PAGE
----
Gender *
Male51.230.216.32.339.516.323.320.927.932.632.67.0
Female41.334.919.04.847.614.314.323.817.531.733.317.5
Age (years)
18–2955.633.311.10.011.111.155.622.222.211.155.611.1
30–3945.540.913.60.09.127.327.336.422.731.831.813.6
40–4944.032.020.04.048.012.012.028.016.036.024.024.0
50–5940.936.418.24.550.027.34.518.29.145.545.50.0
60–6925.041.725.08.383.30.00.016.725.025.033.316.7
70+0.00.0100.00.066.70.033.30.033.30.066.70.0
DepressionRelational ProblemsFear of Other People’s Judgement
Not at all LittleQuiteMuchNot at allFewQuiteManyNot at allLittleQuiteMuch
Total37.739.618.93.857.530.27.54.750.924.518.95.7
Gender
Male39.539.518.62.353.530.29.37.041.925.620.911.6
Female36.539.719.04.860.330.26.33.257.123.817.51.6
Age (years)
18–2944.444.411.10.055.644.40.00.033.344.411.111.1
30–3936.445.513.64.563.631.84.50.045.531.818.24.5
40–4932.044.020.04.048.040.08.04.052.028.016.04.0
50–5918.254.527.30.063.613.613.69.168.29.118.24.5
60–6950.025.016.78.350.041.70.08.350.025.025.00.0
70+33.30.066.70.033.30.066.70.033.30.066.70.0
Disease-related Problems (% Patients)
Chronic/Persistent PainAcute/Temporary PainFatigue
Not at allLittleQuiteMuchNot at all LittleQuiteMuchNot at all LittleQuiteMuch
Total27.433.030.29.420.832.138.78.57.529.240.622.6
Gender
Male27.932.625.614.011.632.641.914.014.027.937.220.9
Female27.033.333.36.327.031.736.54.83.230.242.923.8
Age (years)
18–2933.344.411.111.133.311.144.411.122.222.233.322.2
30–3936.427.322.713.627.318.250.04.54.545.531.818.2
40–4912.028.044.016.08.048.028.016.00.024.056.020.0
50–5922.745.531.80.022.731.840.94.54.513.645.536.4
60–6925.025.041.78.325.033.333.38.38.316.750.025.0
70+0.033.366.70.033.333.333.30.00.00.066.733.3
Motor Difficulties
Not at all FewQuiteMany
Total40.632.120.86.6
Gender
Male37.232.623.37.0
Female42.931.719.06.3
Age (years)
18–2955.633.311.10.0
30–3950.031.813.64.5
40–4928.040.032.00.0
50–5936.422.731.89.1
60–6941.733.38.316.7
70+0.00.066.733.3
Concerns About the Future (% Patients)
Increasing Severity of SymptomsPhysical DisabilityPhysical Pain
Not at allLittleQuiteMuchNot at allLittleQuiteMuchNot at allLittleQuiteMuch
Total5.719.850.024.512.318.945.323.66.630.242.520.8
Gender
Male4.714.053.527.914.011.648.825.67.030.239.523.3
Female6.323.847.622.211.123.842.922.26.330.244.419.0
Age (years)
18–2911.111.144.433.333.311.144.411.111.122.244.422.2
30–394.522.740.931.84.527.340.927.30.040.931.827.3
40–494.024.064.08.08.020.052.020.08.024.060.08.0
50–594.518.250.027.313.618.240.927.34.536.431.827.3
60–698.316.741.733.38.316.750.025.016.78.350.025.0
70+0.00.066.733.30.00.066.733.30.,00.066.733.3
Impairment of Vital OrgansPossibility of Having to Give up/not Finding a Job
Not at allLittleQuiteMuchNot at allLittleQuiteMuch
Total4.711.348.135.824.522.630.222.6
Gender
Male7.04.741.946.516.325.618.639.5
Female3.215.952.428.630.220.638.111.1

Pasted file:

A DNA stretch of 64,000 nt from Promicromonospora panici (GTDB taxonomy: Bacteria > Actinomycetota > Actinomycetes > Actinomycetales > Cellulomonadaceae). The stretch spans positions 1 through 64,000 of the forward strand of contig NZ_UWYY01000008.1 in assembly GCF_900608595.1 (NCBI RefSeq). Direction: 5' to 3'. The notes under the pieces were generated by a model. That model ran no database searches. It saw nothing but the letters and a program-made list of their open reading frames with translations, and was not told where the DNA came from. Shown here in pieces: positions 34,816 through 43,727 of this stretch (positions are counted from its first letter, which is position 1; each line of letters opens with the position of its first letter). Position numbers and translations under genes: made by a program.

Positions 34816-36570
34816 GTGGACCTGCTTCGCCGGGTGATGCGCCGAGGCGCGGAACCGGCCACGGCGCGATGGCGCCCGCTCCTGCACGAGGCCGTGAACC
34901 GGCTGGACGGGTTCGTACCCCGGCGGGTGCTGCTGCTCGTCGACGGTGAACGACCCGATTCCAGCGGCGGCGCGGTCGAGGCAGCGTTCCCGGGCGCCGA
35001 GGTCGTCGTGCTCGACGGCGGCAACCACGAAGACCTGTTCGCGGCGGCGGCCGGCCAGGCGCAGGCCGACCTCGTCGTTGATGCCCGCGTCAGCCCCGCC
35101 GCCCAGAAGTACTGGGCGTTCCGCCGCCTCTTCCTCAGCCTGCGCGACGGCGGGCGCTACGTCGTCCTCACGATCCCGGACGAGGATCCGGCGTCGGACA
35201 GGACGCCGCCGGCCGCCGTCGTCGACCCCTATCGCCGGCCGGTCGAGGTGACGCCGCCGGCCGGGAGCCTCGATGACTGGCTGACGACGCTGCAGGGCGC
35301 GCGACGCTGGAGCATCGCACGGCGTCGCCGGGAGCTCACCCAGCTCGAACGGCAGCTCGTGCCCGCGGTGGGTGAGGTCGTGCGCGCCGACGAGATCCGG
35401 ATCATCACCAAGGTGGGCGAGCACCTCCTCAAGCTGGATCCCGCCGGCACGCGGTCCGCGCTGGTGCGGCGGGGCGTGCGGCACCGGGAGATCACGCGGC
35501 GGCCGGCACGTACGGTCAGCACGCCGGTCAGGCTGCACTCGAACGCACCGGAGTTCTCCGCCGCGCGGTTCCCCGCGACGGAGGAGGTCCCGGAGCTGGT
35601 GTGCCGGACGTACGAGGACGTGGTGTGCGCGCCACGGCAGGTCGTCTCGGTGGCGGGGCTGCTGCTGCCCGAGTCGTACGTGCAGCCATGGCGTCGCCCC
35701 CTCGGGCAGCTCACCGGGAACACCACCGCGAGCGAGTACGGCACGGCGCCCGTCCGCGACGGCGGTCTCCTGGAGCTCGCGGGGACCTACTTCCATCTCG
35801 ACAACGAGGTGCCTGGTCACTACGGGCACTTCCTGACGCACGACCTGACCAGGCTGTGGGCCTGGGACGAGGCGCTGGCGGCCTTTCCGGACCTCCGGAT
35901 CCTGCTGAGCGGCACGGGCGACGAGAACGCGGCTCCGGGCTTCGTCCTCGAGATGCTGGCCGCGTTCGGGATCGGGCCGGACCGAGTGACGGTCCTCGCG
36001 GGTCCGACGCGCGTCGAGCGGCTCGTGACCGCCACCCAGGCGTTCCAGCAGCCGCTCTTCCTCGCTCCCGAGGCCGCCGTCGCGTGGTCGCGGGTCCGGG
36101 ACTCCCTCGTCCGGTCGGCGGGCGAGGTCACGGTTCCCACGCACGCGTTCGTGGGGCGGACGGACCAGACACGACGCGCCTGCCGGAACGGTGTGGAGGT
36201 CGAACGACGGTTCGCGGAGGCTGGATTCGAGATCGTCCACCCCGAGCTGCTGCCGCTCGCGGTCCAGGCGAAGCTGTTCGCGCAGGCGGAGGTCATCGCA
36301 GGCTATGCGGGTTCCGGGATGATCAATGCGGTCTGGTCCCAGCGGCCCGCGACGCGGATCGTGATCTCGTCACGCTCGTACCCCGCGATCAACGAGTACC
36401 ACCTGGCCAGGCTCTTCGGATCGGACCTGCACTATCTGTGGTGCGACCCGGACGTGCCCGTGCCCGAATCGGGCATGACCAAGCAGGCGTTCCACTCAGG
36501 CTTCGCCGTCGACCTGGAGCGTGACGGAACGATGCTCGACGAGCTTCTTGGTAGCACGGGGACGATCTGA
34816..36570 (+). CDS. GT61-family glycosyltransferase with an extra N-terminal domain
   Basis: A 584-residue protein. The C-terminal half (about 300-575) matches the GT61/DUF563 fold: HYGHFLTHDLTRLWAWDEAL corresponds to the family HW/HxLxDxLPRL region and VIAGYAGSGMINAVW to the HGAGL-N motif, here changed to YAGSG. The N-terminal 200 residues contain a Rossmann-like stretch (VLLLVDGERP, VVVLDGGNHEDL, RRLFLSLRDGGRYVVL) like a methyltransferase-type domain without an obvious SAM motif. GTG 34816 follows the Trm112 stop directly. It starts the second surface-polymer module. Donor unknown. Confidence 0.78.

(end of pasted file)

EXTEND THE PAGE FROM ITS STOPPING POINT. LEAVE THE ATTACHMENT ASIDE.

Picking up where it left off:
Age (years)
18–2911.10.033.355.611.133.322.233.3
30–390.04.545.550.00.031.836.431.8
40–490.012.064.024.016.020.044.020.0
50–590.027.345.527.331.827.322.718.2
60–698.38.350.033.366.78.316.78.3
70+0.00.066.733.366.70.033.30.0
* Chi squared for gender (** p ≤ 0.1): Loneliness and isolation p = 0.7; Decision to have children p = 0.6; Anxiety p = 0.3; Depression p > 0.9; Relational problems p = 0.7; Fear of other people’s judgement p = 0.1 **; Chronic/persistent pain p = 0.6; Acute/temporary pain p = 0.1 **; Fatigue p = 0.2; Motor difficulties p > 0.1; Increasing severity of symptoms p = 0.6; Physical disability p = 0.4; Physical pain p = 0.5; Impairment of vital organs p = 0.1 **; Possibility of having to give up/not finding a job p = 0.0 **.
Table 4. Results of the health-related quality of life (HR-QoL) scores in our cohort of patients with Fabry disease.
Table 4. Results of the health-related quality of life (HR-QoL) scores in our cohort of patients with Fabry disease.
Italian TariffsUK Tariffs
Total0.720.68
Gender
Male 0.720.68
Female 0.710.68
Age
18–290.860.77
30–390.820.74
40–490.790.63
50–590.770.64
60–690.640.64
70+0.690.40
UK: United Kingdom.
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Polistena, B.; Rigante, D.; Sicignano, L.L.; Verrecchia, E.; Manna, R.; d’Angela, D.; Spandonaro, F. Survey about the Quality of Life of Italian Patients with Fabry Disease. Diseases 2021, 9, 72. https://doi.org/10.3390/diseases9040072

AMA Style

Polistena B, Rigante D, Sicignano LL, Verrecchia E, Manna R, d’Angela D, Spandonaro F. Survey about the Quality of Life of Italian Patients with Fabry Disease. Diseases. 2021; 9(4):72. https://doi.org/10.3390/diseases9040072

Chicago/Turabian Style

Polistena, Barbara, Donato Rigante, Ludovico Luca Sicignano, Elena Verrecchia, Raffaele Manna, Daniela d’Angela, and Federico Spandonaro. 2021. "Survey about the Quality of Life of Italian Patients with Fabry Disease" Diseases 9, no. 4: 72. https://doi.org/10.3390/diseases9040072